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Cross Curricluar:
Objective: L1: starter: Recall quickly multiplication facts x10 10 an then use them to multiply pairs of multiples of 10 and 10 0, dervive quickly corresponding division facts
Main:
Objective: L2: starter:
Main:
Objective L3: Starter:
Main:
Objective L4: starter:
Main:
Objective L5 Satrer ,
Main.
Lesson numberMental/OralMain Lesson Objective & ActivityReview (plenary)
Starters
Speaking & ListeningResources and ICTKey Questions, teaching points,VAK
Inclusion
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circles, triangles
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rectangles, diamonds
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SquaresSteps to Success
(I can/3 WILT?)
Review/Key Questions
4
Teach.
Rehearse: Play Division lotto as in Block A , unit 3, lesson 5. Shuffle a pack of several sets of number cards 2-10 and give six cards to each group of children. Call out a division fact question (such as 24 / 6). Any group holding the answer turns that card face down. The first group to turn all its cards face down and shout Lotto wins.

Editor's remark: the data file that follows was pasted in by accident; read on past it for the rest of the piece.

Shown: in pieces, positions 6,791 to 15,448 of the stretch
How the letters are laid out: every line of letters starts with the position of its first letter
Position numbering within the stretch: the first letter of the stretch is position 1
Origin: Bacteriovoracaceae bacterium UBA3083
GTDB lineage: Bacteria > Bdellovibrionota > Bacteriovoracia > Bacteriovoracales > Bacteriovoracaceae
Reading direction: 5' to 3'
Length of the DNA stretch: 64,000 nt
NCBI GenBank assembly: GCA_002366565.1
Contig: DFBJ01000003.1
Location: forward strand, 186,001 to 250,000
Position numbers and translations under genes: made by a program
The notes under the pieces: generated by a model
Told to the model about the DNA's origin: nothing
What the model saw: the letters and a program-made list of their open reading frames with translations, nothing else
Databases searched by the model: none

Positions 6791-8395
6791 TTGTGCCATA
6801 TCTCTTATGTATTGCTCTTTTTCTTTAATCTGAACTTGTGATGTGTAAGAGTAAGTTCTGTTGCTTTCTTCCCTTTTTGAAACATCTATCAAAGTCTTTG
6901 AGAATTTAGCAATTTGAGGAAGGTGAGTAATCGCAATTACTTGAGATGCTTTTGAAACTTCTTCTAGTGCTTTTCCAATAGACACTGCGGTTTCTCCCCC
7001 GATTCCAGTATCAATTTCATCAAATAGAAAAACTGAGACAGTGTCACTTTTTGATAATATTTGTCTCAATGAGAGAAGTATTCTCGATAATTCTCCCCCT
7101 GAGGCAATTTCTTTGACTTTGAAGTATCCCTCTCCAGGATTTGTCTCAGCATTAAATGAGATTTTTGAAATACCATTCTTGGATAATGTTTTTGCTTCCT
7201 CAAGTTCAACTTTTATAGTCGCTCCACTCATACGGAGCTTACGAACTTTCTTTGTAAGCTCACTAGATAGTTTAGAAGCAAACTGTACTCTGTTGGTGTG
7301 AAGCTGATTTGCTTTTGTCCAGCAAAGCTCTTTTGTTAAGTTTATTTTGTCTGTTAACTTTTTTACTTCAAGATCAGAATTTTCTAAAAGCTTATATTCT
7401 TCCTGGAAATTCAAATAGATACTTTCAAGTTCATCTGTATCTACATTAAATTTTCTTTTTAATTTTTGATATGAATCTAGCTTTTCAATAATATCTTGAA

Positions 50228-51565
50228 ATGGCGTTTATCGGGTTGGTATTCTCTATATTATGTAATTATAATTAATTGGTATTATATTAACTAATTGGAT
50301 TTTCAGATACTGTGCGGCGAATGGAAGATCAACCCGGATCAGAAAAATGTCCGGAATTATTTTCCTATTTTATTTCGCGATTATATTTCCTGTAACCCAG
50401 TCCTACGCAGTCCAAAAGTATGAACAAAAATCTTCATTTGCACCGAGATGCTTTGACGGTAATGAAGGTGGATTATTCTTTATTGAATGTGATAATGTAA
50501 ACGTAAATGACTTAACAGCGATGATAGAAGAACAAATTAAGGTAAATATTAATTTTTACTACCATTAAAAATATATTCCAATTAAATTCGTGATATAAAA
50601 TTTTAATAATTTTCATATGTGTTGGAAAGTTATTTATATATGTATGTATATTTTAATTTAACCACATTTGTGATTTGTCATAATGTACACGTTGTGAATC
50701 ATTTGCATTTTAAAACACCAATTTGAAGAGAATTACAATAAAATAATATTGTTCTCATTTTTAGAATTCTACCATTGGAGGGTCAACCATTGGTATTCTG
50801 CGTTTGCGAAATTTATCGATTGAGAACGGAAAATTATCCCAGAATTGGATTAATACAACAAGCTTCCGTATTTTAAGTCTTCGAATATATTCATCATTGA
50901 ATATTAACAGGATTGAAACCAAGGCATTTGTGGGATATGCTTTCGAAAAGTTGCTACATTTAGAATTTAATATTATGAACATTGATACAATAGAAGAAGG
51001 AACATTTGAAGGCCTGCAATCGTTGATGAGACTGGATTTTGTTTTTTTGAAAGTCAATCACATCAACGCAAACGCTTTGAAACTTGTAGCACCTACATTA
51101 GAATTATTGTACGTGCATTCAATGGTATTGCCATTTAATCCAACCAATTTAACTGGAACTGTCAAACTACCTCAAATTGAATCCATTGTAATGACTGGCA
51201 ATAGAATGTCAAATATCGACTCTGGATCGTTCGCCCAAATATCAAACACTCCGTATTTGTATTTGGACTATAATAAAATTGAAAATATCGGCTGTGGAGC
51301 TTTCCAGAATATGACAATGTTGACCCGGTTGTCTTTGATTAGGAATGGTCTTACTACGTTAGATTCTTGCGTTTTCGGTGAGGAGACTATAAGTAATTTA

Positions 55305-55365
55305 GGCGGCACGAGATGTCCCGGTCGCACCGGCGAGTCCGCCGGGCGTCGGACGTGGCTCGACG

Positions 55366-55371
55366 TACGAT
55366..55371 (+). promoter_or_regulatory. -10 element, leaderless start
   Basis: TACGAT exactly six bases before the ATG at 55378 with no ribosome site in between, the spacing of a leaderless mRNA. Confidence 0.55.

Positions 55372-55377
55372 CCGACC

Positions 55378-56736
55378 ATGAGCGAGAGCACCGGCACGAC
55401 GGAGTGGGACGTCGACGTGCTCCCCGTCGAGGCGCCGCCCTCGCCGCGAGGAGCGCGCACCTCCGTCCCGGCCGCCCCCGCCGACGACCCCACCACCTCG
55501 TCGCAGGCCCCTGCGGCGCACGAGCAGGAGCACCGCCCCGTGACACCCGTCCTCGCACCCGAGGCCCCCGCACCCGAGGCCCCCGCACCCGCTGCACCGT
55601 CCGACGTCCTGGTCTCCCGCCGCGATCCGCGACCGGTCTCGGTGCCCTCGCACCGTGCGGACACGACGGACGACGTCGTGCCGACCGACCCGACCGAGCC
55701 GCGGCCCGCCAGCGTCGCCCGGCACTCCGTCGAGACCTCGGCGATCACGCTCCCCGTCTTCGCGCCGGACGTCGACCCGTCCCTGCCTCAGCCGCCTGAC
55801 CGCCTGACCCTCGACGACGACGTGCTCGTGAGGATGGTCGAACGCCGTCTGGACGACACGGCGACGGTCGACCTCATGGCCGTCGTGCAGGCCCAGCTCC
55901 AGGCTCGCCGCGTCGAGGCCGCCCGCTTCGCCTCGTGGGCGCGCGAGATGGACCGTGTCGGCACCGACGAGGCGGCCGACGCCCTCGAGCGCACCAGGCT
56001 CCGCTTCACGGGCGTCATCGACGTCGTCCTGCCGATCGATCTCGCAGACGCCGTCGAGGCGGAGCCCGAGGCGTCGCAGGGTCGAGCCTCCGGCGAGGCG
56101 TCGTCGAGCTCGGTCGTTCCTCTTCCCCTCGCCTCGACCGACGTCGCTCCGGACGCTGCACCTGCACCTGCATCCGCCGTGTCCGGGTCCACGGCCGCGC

Continuing from lesson 9, explain to the children that we suspect that their may be a relationship between the number of sides and the number of lines of symmetry but it is unlikely that enough samples were tested in one lesson.
Ask the children to continue the investigation, encouraging them to fill the gaps in the recording table from lesson 9. Ask questions such as Do all triangles or shapes with one right angle have the same number of lines of symmetry?
Continue the recording chart and ask the children to write a statement about the relationship between the number of sides and the number of lines of symmetry in regular shapes: Ask: Are there any other patterns we noticed for example, in triangles, or all shapes with one right angle?
Distribute strips of paper to the groups of children and ask them to write a statement about their observations. Display these statements with the recording chart.
.
.
5
Teach & practise
Rehearse: Repeat the starter from lesson 6. Then reverse the activity by asking the children (in pairs) to show you two factors of a given multiple, using their number fans. For example, if you say 42, the children could hold up 7 and 6 on their number fans.
Whole class: display a variety of solid shapes: square-based pyramid, triangular based pyramid, cuboid, prism and so on. Spend some time identifying and counting faces, vertices and edges. Ask the children whether any of these shapes would have an easily identifiable net. Why? (For example, the net for a square-based pyramid would contain a square and four triangles).
Group work: Ask the children to investigate the shapes and try to draw nets for them without opening up the shapes, passing each shape from group to group. Ask them to complete the Match the nets activity sheet, working individually to make the nets and match the correct nets to the solids.